The Copper Basin was home to the Cherokee until 1836, and it was shortly thereafter that copper was “re” discovered—nine different ore deposits altogether.
In 1860, several small-scale mines were consolidated to create the Burra Burra Copper Company. The mine extracted over 15 million tons of copper ore during its 60 years of operation and employed more than 3,300 people, making the Copper Basin the largest mining district in the Southeast until about 1900.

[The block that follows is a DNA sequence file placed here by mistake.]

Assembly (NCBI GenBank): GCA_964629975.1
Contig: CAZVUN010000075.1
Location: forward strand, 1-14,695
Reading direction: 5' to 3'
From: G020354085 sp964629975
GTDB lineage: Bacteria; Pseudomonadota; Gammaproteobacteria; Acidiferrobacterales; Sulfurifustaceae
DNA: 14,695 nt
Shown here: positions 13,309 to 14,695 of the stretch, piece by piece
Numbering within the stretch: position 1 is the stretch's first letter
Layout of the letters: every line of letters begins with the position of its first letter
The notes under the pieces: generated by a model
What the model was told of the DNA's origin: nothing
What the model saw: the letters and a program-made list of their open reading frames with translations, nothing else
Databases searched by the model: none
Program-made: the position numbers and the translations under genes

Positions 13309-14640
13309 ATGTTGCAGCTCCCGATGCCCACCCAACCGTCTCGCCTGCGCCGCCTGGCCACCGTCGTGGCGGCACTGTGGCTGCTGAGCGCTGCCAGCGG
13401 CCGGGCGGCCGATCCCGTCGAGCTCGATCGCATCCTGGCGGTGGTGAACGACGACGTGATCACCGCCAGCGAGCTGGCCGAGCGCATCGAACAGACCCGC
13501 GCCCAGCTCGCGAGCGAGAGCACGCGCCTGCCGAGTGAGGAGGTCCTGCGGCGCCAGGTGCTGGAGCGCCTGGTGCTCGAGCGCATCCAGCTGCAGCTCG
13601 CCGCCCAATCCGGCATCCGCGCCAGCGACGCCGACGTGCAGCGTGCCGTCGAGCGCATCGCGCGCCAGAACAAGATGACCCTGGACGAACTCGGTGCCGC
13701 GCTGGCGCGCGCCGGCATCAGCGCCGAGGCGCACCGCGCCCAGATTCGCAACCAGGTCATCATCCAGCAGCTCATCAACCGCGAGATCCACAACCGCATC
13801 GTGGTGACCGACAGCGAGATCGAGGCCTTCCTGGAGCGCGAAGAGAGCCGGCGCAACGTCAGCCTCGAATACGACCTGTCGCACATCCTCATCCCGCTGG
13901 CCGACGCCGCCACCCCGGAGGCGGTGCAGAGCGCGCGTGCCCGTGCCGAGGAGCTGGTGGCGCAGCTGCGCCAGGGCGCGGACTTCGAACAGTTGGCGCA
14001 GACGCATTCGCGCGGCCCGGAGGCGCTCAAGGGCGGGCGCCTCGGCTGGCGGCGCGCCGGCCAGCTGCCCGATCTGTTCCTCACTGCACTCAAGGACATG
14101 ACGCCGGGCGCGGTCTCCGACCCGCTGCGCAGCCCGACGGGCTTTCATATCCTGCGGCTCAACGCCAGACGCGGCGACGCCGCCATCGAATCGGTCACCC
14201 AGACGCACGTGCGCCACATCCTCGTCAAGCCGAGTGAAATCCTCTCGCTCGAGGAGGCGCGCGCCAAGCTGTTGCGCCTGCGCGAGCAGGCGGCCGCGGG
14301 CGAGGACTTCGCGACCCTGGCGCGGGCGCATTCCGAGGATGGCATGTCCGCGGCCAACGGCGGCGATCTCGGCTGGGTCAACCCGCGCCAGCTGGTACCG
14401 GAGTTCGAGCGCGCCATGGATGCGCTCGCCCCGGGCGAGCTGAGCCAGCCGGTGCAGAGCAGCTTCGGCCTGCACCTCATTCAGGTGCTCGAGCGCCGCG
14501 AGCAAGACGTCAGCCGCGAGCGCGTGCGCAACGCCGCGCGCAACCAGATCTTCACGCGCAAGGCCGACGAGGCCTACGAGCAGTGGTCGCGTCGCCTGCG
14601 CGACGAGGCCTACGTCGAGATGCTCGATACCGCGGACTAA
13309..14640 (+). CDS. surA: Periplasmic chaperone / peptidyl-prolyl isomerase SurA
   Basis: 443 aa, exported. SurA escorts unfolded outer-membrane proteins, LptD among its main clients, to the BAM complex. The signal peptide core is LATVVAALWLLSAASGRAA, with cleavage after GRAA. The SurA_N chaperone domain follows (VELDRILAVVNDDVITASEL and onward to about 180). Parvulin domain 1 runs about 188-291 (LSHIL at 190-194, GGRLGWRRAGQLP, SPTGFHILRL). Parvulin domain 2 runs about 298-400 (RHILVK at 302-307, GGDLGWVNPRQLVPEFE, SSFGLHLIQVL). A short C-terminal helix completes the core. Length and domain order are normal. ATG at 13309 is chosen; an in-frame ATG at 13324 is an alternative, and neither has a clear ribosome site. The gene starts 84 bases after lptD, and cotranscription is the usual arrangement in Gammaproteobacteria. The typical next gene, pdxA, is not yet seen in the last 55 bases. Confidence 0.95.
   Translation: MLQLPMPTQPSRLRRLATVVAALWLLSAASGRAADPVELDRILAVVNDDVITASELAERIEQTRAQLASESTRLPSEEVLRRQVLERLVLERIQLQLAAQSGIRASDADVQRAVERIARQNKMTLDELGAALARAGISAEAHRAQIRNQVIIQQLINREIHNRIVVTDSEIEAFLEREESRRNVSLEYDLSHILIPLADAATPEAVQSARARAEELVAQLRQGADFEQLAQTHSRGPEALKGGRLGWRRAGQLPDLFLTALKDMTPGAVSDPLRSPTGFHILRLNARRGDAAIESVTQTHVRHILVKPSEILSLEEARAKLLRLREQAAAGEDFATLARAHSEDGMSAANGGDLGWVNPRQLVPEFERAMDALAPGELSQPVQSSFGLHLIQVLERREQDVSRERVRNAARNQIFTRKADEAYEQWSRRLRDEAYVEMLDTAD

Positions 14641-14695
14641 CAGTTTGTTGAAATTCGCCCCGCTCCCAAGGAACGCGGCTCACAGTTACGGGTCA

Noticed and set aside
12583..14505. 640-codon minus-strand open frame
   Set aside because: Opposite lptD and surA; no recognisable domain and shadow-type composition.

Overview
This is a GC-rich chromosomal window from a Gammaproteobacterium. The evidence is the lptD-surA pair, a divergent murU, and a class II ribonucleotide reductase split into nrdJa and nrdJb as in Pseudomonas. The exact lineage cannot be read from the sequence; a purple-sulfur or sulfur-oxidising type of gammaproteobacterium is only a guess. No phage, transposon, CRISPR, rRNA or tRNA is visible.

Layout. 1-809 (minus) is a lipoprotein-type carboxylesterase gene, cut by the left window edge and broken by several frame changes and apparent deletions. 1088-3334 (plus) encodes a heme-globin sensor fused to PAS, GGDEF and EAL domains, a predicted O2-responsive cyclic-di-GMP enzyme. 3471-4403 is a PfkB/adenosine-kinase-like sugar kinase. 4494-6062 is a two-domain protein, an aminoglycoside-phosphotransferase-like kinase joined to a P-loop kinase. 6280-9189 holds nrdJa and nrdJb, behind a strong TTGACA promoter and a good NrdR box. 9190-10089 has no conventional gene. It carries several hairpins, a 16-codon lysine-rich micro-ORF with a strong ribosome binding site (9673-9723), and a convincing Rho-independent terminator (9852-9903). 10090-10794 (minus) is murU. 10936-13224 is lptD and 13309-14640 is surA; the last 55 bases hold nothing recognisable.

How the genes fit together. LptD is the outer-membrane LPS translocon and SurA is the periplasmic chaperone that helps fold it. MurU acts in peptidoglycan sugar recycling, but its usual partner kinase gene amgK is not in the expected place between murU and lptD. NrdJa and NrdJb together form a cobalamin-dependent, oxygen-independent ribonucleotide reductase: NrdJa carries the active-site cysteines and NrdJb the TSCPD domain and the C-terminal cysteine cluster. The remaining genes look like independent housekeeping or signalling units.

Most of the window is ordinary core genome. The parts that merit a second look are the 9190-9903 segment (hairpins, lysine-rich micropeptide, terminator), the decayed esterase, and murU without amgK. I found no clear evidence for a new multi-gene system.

Today you can visit the Ducktown Basin Museum and Burra Burra Mine for a deep dive into the 150 years of regional copper mining history and a glimpse into the booming economy brought on by the mineral. Explore 16 structures remaining on the mining site, see artifacts from the by-gone era, watch a video and take a peek into a portion of the mine. We love that you can see three states from the mine!